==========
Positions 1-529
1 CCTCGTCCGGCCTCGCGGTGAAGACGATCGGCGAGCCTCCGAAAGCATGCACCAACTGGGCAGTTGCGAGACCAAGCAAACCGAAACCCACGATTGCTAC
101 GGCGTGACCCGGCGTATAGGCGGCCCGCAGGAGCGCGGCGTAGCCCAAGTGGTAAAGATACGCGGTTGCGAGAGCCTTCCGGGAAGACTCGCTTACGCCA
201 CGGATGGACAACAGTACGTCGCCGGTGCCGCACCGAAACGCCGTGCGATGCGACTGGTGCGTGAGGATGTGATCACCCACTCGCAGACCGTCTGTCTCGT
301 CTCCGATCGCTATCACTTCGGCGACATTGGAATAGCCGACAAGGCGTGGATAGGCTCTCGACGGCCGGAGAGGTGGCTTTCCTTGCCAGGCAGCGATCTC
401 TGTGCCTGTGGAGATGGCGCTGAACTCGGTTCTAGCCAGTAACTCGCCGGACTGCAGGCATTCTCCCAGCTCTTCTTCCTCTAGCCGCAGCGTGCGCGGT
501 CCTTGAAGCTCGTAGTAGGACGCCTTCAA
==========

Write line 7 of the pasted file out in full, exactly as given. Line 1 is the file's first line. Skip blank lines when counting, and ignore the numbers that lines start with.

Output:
501 CCTTGAAGCTCGTAGTAGGACGCCTTCAA